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Reality Check: Dynamic Sales Coaching Can Help Your Players (Sales Reps) Win
Leaving your coaching to an informal process at the discretion of managers will lead to blown deals
Posted Nov 10, 2017
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Having recently attended and presented at several sales conferences, I’m hearing the buzz around sales enablement, sales transformation, sales optimization, etc., getting louder and louder. Faced with ever-increasing revenue goals, more global competition, and higher customer expectations—just to name a few things keeping sales leaders awake at night—companies are looking for ways to increase sales efficiency and effectiveness.

What I found interesting at these events was most of the conversation revolved around what salespeople are going to have to do differently. Clearly, they are part of the equation. But so are the people leading those sales teams, and I do not think enough thought is going into what sales managers are going to have to do differently as well. That is a serious error, and let me explain why.

Forgive the sports analogy, but if you think of salespeople as the athletes on the field playing the game, then sales managers are the coaches. Their role is to help those athletes perform at their best. So how are they doing that? To answer that question, we asked the more than 1,200 participants in CSO Insights’ “2017 World Class Sales Practices (WCSP)” study to share with us the approach their company used to coach their sales teams.

We found that 34.7 percent of firms left the when/how of coaching up to the discretion of the individual sales manager, and another 35 percent stated that they had an informal coaching process in place. A formal coaching process had been adopted by 19 percent of the survey participants. Finally, 11.3 percent of sales organizations took coaching a step further and implemented a dynamic sales process, defined as a formal process combined with CRM capabilities in place to monitor, evaluate, and support that coaching process.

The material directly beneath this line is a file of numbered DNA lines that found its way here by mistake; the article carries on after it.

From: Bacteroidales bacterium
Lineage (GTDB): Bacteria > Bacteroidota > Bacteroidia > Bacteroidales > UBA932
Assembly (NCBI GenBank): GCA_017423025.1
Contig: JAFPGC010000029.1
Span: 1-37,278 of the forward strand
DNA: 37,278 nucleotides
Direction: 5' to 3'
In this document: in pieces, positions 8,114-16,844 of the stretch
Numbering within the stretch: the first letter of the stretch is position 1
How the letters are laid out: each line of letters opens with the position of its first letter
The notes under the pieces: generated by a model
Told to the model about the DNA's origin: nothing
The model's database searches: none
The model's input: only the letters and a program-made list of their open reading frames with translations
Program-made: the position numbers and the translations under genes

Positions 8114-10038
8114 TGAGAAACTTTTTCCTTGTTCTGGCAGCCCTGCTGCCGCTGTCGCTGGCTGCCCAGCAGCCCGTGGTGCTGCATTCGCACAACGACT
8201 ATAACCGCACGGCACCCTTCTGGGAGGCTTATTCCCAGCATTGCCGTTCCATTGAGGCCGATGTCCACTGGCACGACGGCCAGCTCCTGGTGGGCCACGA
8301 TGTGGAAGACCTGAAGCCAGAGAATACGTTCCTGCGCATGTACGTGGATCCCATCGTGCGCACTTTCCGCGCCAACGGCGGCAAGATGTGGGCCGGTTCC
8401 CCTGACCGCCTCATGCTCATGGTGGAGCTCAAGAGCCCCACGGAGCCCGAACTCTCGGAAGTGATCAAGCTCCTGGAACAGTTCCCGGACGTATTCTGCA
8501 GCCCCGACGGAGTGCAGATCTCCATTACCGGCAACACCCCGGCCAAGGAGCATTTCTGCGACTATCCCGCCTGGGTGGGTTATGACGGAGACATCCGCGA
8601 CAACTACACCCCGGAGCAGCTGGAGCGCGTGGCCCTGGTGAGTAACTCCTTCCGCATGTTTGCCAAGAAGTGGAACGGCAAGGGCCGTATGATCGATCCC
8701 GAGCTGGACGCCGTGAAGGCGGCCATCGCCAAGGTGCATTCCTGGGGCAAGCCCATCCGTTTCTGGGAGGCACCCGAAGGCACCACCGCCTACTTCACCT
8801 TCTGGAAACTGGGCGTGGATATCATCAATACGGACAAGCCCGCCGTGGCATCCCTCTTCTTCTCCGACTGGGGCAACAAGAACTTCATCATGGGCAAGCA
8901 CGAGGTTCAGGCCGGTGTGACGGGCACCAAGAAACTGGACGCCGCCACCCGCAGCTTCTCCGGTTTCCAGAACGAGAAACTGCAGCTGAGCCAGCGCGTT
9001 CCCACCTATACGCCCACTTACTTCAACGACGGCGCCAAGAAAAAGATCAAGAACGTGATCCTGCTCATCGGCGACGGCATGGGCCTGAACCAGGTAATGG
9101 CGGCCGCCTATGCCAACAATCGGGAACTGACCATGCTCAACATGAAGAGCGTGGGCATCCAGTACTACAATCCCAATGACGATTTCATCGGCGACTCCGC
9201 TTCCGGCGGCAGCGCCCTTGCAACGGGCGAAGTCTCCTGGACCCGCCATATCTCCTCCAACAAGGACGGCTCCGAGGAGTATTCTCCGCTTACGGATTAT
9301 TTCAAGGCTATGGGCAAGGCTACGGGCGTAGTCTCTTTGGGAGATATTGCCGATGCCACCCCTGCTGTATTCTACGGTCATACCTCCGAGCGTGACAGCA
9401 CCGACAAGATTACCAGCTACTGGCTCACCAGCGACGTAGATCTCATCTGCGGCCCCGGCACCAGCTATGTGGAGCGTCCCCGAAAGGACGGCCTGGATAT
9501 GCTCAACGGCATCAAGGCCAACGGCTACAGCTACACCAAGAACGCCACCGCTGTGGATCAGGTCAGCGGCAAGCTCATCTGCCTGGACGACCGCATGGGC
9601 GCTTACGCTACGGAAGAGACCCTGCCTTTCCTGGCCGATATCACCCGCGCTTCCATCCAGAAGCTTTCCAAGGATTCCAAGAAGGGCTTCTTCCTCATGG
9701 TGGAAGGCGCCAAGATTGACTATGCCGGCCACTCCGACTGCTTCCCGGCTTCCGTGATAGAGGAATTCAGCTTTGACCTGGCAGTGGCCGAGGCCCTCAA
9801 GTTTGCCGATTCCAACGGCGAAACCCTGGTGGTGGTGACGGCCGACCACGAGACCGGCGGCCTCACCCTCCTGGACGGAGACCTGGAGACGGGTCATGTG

When I see a wide range of opinions on an issue, it always raises the question of whether it really makes a difference which option you choose. The chart here shows the results of an analysis of the WCSP study data looking at the win rate of forecast deals with regards to the coaching approach taken by a company.

The answer to the question is crystal clear: It makes a big difference, and the nearly 70 percent of firms surveyed that are taking a random or informal approach to sales coaching are making a fundamental mistake. And while we should applaud the “formal process” adopters for getting their act together, they are still not achieving their full potential, because they’re not going a step further and involving CRM technology to enable the coaching process.

Looking at the CRM landscape, I have had a chance to review solid options to support turning a formal coaching process into a dynamic one. Core CRM solution providers like Salesforce.com, Microsoft, Oracle, and others have been making significant strides in implementing sales management dashboards and analytics. Other firms, like Revegy, 5600blue, and Xvoyant, have been enhancing their sales performance management platforms. Emerging AI solutions, like the ones covered in my September column (“Salespeople Face an Uphill Battle, and AI Is Ready to Help”), can also have a big impact here. So as we approach 2018, it is time for a New Year’s resolution for sales management to formalize how you are coaching your sales teams—and leveraging technology to make it happen.


Jim Dickie—independent research director and cofounder of CSO Insights, a Division of Miller Heiman Group—specializes in benchmarking CRM and sales enablement initiatives. He can be reached at jimdickie@icloud.com or on Twitter at @jimdickie.

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